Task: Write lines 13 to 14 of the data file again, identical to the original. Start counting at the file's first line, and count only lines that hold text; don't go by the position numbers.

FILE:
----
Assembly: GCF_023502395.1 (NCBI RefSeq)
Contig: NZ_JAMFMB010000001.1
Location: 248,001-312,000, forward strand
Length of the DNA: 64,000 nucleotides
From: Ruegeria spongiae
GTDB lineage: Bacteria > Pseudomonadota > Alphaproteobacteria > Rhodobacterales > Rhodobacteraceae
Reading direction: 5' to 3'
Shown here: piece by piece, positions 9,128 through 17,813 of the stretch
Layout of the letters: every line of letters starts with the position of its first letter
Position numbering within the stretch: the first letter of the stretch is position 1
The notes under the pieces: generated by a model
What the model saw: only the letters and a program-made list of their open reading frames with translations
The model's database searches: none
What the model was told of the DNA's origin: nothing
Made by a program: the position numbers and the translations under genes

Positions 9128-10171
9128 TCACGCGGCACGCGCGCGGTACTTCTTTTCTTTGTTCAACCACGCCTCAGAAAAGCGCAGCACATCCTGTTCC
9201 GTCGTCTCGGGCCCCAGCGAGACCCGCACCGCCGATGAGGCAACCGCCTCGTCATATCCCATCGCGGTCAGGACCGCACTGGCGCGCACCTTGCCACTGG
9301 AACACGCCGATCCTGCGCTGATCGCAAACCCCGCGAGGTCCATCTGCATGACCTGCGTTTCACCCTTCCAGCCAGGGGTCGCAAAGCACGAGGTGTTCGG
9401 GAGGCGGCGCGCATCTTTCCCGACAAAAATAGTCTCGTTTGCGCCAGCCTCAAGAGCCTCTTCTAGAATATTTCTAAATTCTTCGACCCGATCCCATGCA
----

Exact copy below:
The model's database searches: none
What the model was told of the DNA's origin: nothing